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I have a question regarding the proof of this corollary 2.11, which I have encountered in a course on Linear Algebra. As this is a corollary, I have a feeling that the proof should be somewhat obvious and self-explanatory but I fail to see it.

Theorem 2.10

Assume that both $U$ and $V$ both have finite dimension $n$. If $A$ is surjective or injective, then $A$ is bijective.

Corollary 2.11

Suppose that $dim(U) = dim (V)<\infty$ and let $T\in Hom(U,V)$. If $AT=\iota_V$ or $TA=\iota_U$, then $A$ is an isomorphism and $A^{-1}=T$.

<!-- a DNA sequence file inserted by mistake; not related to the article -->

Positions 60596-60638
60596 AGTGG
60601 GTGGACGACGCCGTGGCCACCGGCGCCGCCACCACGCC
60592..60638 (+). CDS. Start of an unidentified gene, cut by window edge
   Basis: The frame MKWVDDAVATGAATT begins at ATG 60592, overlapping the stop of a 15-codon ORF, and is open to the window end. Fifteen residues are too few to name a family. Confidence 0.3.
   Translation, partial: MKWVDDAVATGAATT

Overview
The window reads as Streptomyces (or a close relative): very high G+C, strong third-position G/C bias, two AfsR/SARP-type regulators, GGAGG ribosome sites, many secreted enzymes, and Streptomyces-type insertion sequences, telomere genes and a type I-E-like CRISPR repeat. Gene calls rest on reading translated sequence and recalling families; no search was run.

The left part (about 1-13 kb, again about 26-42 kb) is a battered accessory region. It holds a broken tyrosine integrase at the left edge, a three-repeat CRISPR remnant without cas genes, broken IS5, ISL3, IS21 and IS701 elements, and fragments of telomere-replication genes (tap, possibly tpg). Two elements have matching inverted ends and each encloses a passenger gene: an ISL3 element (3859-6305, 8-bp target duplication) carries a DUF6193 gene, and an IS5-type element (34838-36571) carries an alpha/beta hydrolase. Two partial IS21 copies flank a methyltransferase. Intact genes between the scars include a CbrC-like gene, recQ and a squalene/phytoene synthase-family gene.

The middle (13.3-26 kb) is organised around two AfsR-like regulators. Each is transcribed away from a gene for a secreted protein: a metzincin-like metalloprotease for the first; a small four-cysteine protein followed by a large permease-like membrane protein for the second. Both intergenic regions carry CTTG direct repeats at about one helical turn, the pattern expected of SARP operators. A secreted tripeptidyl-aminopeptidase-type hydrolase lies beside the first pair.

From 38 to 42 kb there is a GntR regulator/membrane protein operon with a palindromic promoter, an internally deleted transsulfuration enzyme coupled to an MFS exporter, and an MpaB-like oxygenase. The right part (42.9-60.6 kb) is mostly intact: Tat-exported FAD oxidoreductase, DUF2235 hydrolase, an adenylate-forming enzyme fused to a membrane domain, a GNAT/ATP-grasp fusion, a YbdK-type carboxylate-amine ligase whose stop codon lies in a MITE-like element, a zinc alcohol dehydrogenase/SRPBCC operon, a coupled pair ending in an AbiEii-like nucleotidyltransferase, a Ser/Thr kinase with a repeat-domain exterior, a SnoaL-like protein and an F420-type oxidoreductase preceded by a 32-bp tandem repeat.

Proof. If $AT=\iota_V$, then $A$ is surjective, and if $TA=\iota_U$ then $A$ is injective. In both cases Theorem 2.10 implies $A$ is bijective. Then $A^{-1}=T$ follows.

What I do not understand is why $A$ is surjective when we have $A\circ A^{-1}$ but it is injective when $A^{-1}\circ A$.

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1 Answer 1

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If $AT=\iota_V$, then, for each $u\in U$, $A(T(u))=u$. Therefore, $A$ is surjective.

And, if $TA=\iota_U$, then, if $v_1,v_2\in V$ are such that $A(v_1)=A(v_2)$, then $T(A(v_1))=T(A(v_2))$, which means that $v_1=v_2$. So, $A$ is injective.

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